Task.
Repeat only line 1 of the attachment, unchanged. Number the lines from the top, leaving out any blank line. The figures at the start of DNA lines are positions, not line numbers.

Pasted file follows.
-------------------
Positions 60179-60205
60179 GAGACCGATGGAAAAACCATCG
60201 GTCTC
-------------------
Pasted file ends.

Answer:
Positions 60179-60205